The .sucks domain has launched, and is currently in the sunrise period for trademark owners. The domain will become available for public registration on June 1, 2015.

The administrator of the .sucks domain, Vox Populi, Ltd., has marketed the new generic top level domain (gTLD) as a “central town square … designed to help consumers find their voices and allow companies to find the value in criticism”. The domain appears intended to facilitate criticism through consumer advocacy, but also cause-related activism, with the administrator suggesting anti-cancer or anti-bullying applications for the domain, such as “cancer.sucks” or “bullying.sucks”.   Consumer advocate groups and the like have celebrated .sucks as providing a forum for consumer protection and protest.

Conversely, the .sucks domain has been criticized by many trademark owners as being predatory and premised on a business model that banks on trademark owners seeking such protection.   General Counsel to the Internet Corporation of Names and Numbers (ICANN) has sent a letter to the US Federal Trade Commission and Canada’s Office of Consumer Affairs citing concerns raised by ICANN’s Intellectual Property Constituency that the business practices of the .sucks registry operator are “illicit”, and also “predatory, exploitative, and coercive”, and requesting that these government bodies investigate whether any laws or regulations are being violated. 

The concern arises largely over registration and maintenance costs aimed at trademark owners. The cost to trademark owners who have registered their marks with the Trademarks Clearing House and are eligible to register a domain name during “sunrise period” (March 30, 2015–May 30, 2015) will be around $2500 per year.  This is high, considering the sunrise costs for most new gTLDs is usually between $200 and $400 per year.  Once the sunrise period ends, the cost of registering a .sucks domain will drastically change, and the general cost of registration will fall to around $250 per year, with higher costs for “premium” or “sunrise premium” names at around $2500 per year.  These costs stand in stark contrast to the proposed $10 per year cost for eligible “forum discussion websites” (e.g. criticism sites), beginning in September 2015. 

Trademark owners have a few options available to try to prevent their mark from becoming a .sucks domain name:   

  1. Trademark owners who have registered their trademarks with the Clearing House could seek to register an associated .sucks domain name during the sunrise period. Given the high associated costs, protection would likely only be sought for “key” marks. While a trademark owner could wait until the general registration period when the cost would be lower, delaying registration could result in the domain name being “scooped” by a third party, since general registration is open on a first-come first-serve basis. Further, if the mark is registered with the Clearing House, it may be placed on the “premium sunrise” list, in which case, the costs associated with registration/maintenance would remain the same.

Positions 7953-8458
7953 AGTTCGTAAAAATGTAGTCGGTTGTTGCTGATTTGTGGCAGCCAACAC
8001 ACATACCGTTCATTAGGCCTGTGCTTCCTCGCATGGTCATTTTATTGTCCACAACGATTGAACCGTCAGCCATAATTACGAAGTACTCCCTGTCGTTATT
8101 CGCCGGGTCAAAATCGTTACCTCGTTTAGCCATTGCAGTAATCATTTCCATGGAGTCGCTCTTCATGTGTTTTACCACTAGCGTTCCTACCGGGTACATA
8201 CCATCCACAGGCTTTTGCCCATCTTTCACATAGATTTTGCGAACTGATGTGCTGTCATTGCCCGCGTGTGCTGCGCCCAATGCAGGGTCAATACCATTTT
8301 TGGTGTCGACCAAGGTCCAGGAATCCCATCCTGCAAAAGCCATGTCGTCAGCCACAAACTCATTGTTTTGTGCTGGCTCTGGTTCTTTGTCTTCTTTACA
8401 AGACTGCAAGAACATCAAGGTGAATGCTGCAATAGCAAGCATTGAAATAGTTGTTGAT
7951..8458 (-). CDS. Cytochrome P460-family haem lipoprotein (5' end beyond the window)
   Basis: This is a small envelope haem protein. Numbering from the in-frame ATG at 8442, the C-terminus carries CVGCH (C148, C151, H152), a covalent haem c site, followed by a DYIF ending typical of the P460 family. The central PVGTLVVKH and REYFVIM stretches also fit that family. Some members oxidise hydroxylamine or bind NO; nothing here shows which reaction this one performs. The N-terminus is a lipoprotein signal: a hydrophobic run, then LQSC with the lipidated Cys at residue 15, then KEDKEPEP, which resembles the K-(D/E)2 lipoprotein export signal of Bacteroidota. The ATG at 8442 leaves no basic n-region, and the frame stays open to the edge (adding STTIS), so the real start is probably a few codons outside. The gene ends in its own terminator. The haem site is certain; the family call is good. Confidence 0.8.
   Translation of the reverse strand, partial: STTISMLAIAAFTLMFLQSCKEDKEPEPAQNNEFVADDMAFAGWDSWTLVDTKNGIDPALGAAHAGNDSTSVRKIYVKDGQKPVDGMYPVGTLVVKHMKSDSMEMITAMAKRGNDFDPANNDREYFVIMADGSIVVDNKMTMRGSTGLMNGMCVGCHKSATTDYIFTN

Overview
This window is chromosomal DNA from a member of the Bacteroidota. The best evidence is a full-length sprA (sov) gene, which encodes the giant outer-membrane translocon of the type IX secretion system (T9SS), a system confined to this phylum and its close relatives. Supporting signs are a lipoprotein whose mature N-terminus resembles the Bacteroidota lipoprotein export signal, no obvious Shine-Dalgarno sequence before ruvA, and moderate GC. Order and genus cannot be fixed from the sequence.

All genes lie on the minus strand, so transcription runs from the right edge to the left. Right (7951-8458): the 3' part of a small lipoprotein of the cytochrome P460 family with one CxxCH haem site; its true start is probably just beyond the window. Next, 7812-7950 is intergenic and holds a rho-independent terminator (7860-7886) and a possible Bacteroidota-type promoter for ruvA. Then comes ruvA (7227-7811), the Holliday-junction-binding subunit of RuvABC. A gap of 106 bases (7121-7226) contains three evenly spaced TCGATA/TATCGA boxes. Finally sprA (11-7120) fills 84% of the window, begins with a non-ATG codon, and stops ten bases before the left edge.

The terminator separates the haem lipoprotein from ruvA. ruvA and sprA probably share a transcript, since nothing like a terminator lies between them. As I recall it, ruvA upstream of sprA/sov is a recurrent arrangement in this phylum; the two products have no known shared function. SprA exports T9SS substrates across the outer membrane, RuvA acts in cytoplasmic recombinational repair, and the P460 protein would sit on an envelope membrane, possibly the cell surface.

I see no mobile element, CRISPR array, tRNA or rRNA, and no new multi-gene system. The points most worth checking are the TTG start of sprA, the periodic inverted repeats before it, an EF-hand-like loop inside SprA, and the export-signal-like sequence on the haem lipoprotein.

2. Once the sunrise period ends, trademark owners can seek a “block” registration. Such registrations render the domain “inactive” on the condition is it not used by the registrant. This effectively prevents others from registering the domain name. The costs associated with blocking registrations are not as high (about $200 per year for up to 10 years). The blocking service, however, is not available for premium or sunrise premium names. 
  3. Trademark owners can set up watch services to notify them if and when .sucks domain names containing their marks are registered, and then can consider what action, if any, to take. 

Like with any new gTLD, trademark owners will need to be strategic about their protection and enforcement approach on the .sucks domain.  Practically speaking, it will be impossible to register all possible variations of a mark to prevent .sucks websites of potential concern from popping up. Identifying and focusing on only “key” trademarks can help brand owns control the costs associated with proactively or defensively registering domain names. Brand owners can also consider setting up watch services for new .sucks (and other top-level domain) registrations.  When a brand owner discovers a .sucks domain name is being used by a third party, there are several options to consider, from doing nothing and monitoring, to mandatory arbitration (the Uniform Rapid Suspension (URS) or Uniform Dispute Resolution Procedure (UDRP)), to litigation. 

Legally, .sucks is inherently challenging since the domain may be argued to suggest criticism of a brand, and therefore no affiliation with the trademark owner.  On the other hand, leveraging brand notoriety for commercial purposes, even through criticism, for example, to make ad revenue or in association with a commercialized website, may be argued to misappropriate the goodwill associated with a brand, and depreciate and dilute its value.  Likewise, offers to sell .sucks domains could be considered evidence of bad faith – for example, a registrant may register a .sucks domain to “extort” money from the trademark owner to protect its brand’s reputation.  The first cases involving .sucks domain names will be closely watched for outcome, as they may set the trend in how .sucks disputes are resolved.